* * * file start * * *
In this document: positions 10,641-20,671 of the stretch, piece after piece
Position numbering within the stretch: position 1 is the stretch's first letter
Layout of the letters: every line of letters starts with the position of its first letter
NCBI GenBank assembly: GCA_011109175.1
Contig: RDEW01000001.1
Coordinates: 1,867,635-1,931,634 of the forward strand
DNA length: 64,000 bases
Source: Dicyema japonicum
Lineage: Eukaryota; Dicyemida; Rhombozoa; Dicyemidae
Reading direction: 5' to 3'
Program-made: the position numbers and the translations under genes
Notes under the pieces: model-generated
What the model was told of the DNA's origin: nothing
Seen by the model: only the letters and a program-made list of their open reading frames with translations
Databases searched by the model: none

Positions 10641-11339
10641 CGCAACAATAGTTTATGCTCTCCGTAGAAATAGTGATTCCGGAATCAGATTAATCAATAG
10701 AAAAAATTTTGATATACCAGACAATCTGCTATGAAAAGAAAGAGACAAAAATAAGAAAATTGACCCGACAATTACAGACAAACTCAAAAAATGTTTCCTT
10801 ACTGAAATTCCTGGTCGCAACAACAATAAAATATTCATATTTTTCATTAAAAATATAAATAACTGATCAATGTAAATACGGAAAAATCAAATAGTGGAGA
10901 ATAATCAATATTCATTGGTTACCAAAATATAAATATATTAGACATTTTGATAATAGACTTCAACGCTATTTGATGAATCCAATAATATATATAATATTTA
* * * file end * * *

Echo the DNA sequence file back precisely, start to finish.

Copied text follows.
In this document: positions 10,641-20,671 of the stretch, piece after piece
Position numbering within the stretch: position 1 is the stretch's first letter
Layout of the letters: every line of letters starts with the position of its first letter
NCBI GenBank assembly: GCA_011109175.1
Contig: RDEW01000001.1
Coordinates: 1,867,635-1,931,634 of the forward strand
DNA length: 64,000 bases
Source: Dicyema japonicum
Lineage: Eukaryota; Dicyemida; Rhombozoa; Dicyemidae
Reading direction: 5' to 3'
Program-made: the position numbers and the translations under genes
Notes under the pieces: model-generated
What the model was told of the DNA's origin: nothing
Seen by the model: only the letters and a program-made list of their open reading frames with translations
Databases searched by the model: none

Positions 10641-11339
10641 CGCAACAATAGTTTATGCTCTCCGTAGAAATAGTGATTCCGGAATCAGATTAATCAATAG
10701 AAAAAATTTTGATATACCAGACAATCTGCTATGAAAAGAAAGAGACAAAAATAAGAAAATTGACCCGACAATTACAGACAAACTCAAAAAATGTTTCCTT
10801 ACTGAAATTCCTGGTCGCAACAACAATAAAATATTCATATTTTTCATTAAAAATATAAATAACTGATCAATGTAAATACGGAAAAATCAAATAGTGGAGA
10901 ATAATCAATATTCATTGGTTACCAAAATATAAATATATTAGACATTTTGATAATAGACTTCAACGCTATTTGATGAATCCAATAATATATATAATATTTA